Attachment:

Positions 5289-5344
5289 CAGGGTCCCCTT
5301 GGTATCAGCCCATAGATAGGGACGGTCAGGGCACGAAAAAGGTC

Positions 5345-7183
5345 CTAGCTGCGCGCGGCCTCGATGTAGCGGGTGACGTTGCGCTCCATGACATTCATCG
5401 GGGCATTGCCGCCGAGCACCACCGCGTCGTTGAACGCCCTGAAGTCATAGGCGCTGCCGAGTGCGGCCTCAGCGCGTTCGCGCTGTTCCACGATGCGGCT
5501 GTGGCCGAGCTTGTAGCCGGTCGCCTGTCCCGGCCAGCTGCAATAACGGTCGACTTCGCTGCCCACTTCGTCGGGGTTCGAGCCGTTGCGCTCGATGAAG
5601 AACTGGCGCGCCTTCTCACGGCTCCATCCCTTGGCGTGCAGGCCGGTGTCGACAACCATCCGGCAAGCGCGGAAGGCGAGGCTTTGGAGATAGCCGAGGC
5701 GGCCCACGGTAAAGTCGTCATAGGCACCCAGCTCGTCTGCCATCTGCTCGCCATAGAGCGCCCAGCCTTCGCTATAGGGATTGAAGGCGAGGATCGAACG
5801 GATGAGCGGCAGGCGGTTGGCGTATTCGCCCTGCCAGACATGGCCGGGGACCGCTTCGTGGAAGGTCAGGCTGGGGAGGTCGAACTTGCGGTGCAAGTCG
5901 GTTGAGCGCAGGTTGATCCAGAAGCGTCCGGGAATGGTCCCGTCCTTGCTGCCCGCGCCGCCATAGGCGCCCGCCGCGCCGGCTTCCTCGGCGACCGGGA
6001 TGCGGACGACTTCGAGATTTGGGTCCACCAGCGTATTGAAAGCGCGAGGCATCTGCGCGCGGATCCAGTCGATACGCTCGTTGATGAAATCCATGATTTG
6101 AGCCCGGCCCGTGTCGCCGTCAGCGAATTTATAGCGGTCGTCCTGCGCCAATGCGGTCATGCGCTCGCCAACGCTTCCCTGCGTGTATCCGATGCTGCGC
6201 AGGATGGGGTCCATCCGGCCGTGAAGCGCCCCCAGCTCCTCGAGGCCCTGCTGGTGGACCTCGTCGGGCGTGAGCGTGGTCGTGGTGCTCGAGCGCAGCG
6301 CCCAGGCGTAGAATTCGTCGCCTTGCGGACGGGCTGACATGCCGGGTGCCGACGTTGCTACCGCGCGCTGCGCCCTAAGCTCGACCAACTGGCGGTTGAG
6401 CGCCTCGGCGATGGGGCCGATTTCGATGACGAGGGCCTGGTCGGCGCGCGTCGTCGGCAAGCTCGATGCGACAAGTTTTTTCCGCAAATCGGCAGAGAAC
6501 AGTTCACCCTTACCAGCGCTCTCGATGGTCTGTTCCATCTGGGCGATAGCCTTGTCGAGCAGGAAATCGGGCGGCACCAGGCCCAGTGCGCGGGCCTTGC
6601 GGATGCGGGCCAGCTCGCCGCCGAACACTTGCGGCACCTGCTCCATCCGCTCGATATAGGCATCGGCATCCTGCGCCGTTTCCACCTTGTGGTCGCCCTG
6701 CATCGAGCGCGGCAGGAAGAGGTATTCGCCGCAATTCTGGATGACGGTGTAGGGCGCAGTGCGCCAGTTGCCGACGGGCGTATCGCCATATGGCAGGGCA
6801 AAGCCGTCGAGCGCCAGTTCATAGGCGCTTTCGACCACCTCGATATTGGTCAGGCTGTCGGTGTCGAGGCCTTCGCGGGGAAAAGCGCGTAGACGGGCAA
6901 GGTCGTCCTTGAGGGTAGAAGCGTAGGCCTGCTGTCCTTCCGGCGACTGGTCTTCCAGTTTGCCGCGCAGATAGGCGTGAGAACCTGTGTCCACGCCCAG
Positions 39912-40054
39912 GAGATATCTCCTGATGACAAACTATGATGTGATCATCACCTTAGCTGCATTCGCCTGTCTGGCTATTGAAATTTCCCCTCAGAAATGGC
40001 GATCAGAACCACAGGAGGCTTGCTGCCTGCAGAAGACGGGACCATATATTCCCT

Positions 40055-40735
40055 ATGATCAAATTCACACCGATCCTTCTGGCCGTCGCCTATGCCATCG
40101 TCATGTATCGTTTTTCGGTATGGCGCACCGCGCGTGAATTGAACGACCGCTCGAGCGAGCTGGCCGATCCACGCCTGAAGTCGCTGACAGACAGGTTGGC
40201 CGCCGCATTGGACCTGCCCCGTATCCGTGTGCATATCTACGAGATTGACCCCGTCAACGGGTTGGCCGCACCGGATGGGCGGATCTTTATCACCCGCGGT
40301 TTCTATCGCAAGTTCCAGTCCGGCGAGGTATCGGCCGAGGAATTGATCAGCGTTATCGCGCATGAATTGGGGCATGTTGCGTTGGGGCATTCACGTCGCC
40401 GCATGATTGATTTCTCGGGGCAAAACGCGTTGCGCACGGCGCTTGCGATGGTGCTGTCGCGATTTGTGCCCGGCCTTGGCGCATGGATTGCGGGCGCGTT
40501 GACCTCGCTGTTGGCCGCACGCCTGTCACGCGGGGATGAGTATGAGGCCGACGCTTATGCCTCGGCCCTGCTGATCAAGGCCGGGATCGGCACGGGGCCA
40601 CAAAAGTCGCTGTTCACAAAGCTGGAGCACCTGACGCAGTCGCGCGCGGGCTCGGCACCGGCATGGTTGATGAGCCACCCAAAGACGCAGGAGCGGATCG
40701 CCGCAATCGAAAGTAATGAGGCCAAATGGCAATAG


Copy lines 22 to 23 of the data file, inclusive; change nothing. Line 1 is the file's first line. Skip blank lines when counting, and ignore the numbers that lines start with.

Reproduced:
Positions 39912-40054
39912 GAGATATCTCCTGATGACAAACTATGATGTGATCATCACCTTAGCTGCATTCGCCTGTCTGGCTATTGAAATTTCCCCTCAGAAATGGC